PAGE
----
Mortgage Interest Rate Forecast
The prolonged low mortgage rates have offered some financial relief to homebuyers in the hot housing market during the past year, but that trend is not expected to last long into 2022.
In fact, mortgage rates have steadily climbed from 2.67% in January 2021 to 3.12% by mid-December. Still, they’ve remained in the historically low 3% range throughout the year, according to data from Freddie Mac.
However, mortgage rates are facing serious challenges as we head into the new year, namely skyward inflation, and the Federal Reserve’s plans to increase the federal funds rate and taper off from asset purchases—all of which could drive up mortgage rates. The consumer price index (CPI), which indicates the rate of inflation by looking at the cost of consumer goods and services, rose 6.8% for the previous 12-months ending in November, the highest jump for a one-year period since June 1982.
Most housing experts point to inflation and the Fed accelerating its asset-purchase tapering as sure signs of higher mortgage rates, ranging in the upper 3% up to 4% by the end of 2022. Here’s a few predictions from market experts.
- Michael Fratantoni, chief economist for the Mortgage Bankers Association (MBA), says rates could reach 4% by the end of 2022.
- Lawren Yun, chief economist at the National Association of Realtors (NAR), forecasts mortgage rates to hit 3.7%.
- Selma Hepp, deputy chief economist at CoreLogic, predicts rates will be closer to 3.4%.
Others are looking at Treasury yields to indicate that rates may not jump as much as widely predicted.
“Given mortgage rates are closely tied to the 10-year Treasury yield, and that yield isn’t expected to rise much in the next year—if at all—rates could rise slightly but are likely to remain below 3.5%,” says Robert Frick, corporate economist for Navy Federal Credit Union.
Danielle Hale, the chief economist at Realtor.com, expects rates to tick up about half a percentage point to 3.6% in 2022, a jump that’s “not big enough to disrupt the market.”
“We don’t expect to see major shocks,” Hale says. “Rates have been so low for so long it might be surprising for some—but 3.6% was a record low in 2019.”
There are curveballs like another significant spike in a Covid-19 variant that, if it causes the economy to retreat, we could see mortgage rates flatten or even drop.
“The recent concerns around new COVID variants and potential impact on economic activity continue to create uncertainty and could keep the rates subdued,” says Hepp. “Nevertheless, even with expected increases, the low mortgage rate environment will remain favorable for potential homebuyers and those thinking about refinancing.”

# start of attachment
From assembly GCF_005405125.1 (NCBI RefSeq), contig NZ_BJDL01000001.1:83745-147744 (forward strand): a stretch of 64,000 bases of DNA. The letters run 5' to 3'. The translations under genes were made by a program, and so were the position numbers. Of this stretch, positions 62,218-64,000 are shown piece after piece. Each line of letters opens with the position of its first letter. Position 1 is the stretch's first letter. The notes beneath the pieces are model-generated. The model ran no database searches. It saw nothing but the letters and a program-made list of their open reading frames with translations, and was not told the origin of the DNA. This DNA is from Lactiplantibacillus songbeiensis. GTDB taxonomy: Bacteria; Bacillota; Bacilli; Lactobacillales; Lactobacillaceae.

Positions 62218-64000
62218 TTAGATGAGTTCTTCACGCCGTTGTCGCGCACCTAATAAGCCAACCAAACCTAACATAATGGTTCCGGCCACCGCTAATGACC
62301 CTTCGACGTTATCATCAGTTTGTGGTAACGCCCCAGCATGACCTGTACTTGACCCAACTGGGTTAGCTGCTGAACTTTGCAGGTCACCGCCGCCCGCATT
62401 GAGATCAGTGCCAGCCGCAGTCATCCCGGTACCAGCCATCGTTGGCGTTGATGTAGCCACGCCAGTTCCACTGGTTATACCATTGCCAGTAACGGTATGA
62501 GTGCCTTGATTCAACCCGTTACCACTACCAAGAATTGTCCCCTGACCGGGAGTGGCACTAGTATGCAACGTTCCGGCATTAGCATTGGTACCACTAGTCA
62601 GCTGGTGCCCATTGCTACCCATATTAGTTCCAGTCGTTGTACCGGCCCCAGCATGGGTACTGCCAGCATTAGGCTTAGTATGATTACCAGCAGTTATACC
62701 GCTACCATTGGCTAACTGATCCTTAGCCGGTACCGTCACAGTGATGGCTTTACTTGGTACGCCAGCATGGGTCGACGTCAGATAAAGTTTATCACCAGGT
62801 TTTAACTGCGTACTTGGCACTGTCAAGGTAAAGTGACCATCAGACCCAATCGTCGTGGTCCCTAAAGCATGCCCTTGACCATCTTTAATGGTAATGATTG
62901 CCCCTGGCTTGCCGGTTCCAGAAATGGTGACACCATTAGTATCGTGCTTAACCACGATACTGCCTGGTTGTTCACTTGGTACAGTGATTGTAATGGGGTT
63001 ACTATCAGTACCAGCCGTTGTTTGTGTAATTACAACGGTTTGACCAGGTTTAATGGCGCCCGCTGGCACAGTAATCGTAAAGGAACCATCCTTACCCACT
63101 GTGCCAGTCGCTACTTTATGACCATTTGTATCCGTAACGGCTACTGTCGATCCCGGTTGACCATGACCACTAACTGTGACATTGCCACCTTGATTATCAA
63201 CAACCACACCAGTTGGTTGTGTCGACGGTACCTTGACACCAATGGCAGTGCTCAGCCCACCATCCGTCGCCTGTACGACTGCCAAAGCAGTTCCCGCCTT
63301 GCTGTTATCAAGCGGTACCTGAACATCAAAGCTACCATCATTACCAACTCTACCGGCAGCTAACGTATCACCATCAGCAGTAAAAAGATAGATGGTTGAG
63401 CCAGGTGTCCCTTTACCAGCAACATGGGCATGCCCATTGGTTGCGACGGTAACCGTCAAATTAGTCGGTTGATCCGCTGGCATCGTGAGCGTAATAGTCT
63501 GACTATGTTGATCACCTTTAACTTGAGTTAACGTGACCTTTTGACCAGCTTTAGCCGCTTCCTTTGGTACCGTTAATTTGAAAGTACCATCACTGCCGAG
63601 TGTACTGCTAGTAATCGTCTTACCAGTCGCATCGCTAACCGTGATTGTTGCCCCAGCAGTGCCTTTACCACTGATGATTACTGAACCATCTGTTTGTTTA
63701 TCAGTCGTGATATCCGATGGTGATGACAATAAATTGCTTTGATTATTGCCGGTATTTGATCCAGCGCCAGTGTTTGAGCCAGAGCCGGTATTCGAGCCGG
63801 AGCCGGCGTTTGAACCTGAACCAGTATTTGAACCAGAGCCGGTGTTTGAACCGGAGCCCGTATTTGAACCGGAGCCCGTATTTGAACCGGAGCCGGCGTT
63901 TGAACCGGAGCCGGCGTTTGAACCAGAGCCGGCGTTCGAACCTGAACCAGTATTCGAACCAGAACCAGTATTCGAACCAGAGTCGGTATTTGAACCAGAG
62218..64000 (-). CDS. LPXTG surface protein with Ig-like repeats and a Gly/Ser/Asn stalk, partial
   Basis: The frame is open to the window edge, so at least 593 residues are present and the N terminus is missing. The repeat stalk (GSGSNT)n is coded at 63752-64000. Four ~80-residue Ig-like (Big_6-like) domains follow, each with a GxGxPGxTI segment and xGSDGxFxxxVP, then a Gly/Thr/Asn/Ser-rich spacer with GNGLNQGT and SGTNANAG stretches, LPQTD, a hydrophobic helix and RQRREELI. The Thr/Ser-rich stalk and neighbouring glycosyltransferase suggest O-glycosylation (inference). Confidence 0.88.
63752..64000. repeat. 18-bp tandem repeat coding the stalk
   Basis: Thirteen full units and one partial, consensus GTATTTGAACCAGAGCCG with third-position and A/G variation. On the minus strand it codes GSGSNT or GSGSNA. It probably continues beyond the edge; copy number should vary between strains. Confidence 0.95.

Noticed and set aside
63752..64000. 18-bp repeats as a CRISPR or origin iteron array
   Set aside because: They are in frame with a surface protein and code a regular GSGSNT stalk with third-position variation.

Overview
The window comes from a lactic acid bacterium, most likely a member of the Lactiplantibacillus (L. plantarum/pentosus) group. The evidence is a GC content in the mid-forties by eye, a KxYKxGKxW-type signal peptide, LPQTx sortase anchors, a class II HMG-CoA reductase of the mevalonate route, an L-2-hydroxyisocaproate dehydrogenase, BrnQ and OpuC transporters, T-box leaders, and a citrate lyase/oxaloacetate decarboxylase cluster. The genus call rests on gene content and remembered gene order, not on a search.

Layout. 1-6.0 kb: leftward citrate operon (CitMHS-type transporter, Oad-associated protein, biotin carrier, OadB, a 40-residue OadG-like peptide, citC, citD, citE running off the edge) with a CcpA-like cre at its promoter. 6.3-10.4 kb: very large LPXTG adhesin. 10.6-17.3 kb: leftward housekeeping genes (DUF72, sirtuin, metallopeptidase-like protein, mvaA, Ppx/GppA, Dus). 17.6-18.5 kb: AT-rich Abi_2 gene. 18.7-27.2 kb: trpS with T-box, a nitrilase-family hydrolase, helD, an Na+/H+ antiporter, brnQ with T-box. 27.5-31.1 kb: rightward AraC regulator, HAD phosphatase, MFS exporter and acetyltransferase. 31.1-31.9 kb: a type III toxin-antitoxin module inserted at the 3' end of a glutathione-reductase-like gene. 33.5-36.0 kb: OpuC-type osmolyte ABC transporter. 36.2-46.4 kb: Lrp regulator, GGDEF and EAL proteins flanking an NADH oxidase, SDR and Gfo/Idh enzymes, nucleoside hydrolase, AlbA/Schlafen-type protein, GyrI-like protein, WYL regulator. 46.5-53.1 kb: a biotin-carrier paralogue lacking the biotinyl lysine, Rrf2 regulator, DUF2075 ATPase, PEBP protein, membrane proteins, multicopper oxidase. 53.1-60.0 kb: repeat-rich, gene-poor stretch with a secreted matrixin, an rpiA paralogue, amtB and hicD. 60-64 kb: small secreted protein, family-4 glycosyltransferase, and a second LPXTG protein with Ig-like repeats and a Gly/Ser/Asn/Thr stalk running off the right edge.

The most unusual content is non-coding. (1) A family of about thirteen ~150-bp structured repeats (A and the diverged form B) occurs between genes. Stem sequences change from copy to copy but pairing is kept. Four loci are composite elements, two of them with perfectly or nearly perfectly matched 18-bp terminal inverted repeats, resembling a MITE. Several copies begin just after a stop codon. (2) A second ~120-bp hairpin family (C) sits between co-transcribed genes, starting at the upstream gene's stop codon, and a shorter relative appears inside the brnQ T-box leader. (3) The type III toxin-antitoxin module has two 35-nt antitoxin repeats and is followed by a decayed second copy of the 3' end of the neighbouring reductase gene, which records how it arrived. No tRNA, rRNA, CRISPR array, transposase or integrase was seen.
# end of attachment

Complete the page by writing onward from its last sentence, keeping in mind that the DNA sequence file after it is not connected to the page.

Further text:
Is Now a Good Time to Refinance?
As rates continue to rise, the number of borrowers refinancing their mortgages has diminished. According to Black Knight, a real estate data analytics firm, the overall refinance share of the market was at 45% in October, the lowest it’s been since June 2021.
And with rates set to rise again in 2022, many people who just bought homes within the last few years may not see the advantage of refinancing.
However, while it’s difficult to try to time the market, homeowners who can shave between 0.5% to 1% of their interest rate by refinancing might want to make a move sooner rather than later.
While refinancing options can lead to a lower monthly payment, not all of the options yield less interest over the life of the loan. For example, going from a 5% mortgage with 26 years left on it to a 4% rate but at 30 years, will cause you to pay more than $13,000 in interest.
Before you start shopping around for a lender, you can find out how much you could save by using Forbes Advisor’s mortgage refinancing calculator.
You’ll also want to consider how long you plan on staying in your home as the closing costs can eat up your savings if you sell shortly after refinancing. The closing costs to refinance run between 2% to 5% of the loan amount depending on the lender, so you should plan on keeping your home long enough to cover those costs and realize the savings from refinancing at a lower rate.
Keep in mind, the rate you qualify for is dependent on factors such as your credit score, debt-to-income (DTI) ratio, loan-to-value ratio (LTV) and steady income.